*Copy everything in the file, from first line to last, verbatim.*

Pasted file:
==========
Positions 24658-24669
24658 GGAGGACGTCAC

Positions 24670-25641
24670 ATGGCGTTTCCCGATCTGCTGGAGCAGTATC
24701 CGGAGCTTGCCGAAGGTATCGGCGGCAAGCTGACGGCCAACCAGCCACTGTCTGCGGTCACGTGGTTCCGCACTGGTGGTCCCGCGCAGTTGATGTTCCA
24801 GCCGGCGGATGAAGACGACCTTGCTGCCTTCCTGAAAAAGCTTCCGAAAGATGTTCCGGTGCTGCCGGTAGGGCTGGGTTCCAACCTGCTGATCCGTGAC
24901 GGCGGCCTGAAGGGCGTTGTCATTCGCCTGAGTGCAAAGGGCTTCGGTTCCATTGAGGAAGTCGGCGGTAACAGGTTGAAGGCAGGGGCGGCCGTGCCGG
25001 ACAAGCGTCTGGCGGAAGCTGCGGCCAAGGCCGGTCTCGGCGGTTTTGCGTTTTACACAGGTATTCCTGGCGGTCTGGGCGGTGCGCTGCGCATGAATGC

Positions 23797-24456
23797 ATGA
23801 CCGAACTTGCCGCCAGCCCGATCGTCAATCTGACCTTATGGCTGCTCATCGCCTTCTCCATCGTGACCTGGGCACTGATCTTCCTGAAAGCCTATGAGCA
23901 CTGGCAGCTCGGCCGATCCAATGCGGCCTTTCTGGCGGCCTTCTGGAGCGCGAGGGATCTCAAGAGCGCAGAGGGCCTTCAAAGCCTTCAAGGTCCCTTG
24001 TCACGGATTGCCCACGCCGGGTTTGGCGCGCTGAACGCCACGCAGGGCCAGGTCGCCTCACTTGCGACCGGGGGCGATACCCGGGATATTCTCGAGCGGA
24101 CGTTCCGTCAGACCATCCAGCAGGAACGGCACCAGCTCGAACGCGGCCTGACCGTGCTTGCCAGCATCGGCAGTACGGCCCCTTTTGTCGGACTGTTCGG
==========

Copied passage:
Positions 24658-24669
24658 GGAGGACGTCAC

Positions 24670-25641
24670 ATGGCGTTTCCCGATCTGCTGGAGCAGTATC
24701 CGGAGCTTGCCGAAGGTATCGGCGGCAAGCTGACGGCCAACCAGCCACTGTCTGCGGTCACGTGGTTCCGCACTGGTGGTCCCGCGCAGTTGATGTTCCA
24801 GCCGGCGGATGAAGACGACCTTGCTGCCTTCCTGAAAAAGCTTCCGAAAGATGTTCCGGTGCTGCCGGTAGGGCTGGGTTCCAACCTGCTGATCCGTGAC
24901 GGCGGCCTGAAGGGCGTTGTCATTCGCCTGAGTGCAAAGGGCTTCGGTTCCATTGAGGAAGTCGGCGGTAACAGGTTGAAGGCAGGGGCGGCCGTGCCGG
25001 ACAAGCGTCTGGCGGAAGCTGCGGCCAAGGCCGGTCTCGGCGGTTTTGCGTTTTACACAGGTATTCCTGGCGGTCTGGGCGGTGCGCTGCGCATGAATGC

Positions 23797-24456
23797 ATGA
23801 CCGAACTTGCCGCCAGCCCGATCGTCAATCTGACCTTATGGCTGCTCATCGCCTTCTCCATCGTGACCTGGGCACTGATCTTCCTGAAAGCCTATGAGCA
23901 CTGGCAGCTCGGCCGATCCAATGCGGCCTTTCTGGCGGCCTTCTGGAGCGCGAGGGATCTCAAGAGCGCAGAGGGCCTTCAAAGCCTTCAAGGTCCCTTG
24001 TCACGGATTGCCCACGCCGGGTTTGGCGCGCTGAACGCCACGCAGGGCCAGGTCGCCTCACTTGCGACCGGGGGCGATACCCGGGATATTCTCGAGCGGA
24101 CGTTCCGTCAGACCATCCAGCAGGAACGGCACCAGCTCGAACGCGGCCTGACCGTGCTTGCCAGCATCGGCAGTACGGCCCCTTTTGTCGGACTGTTCGG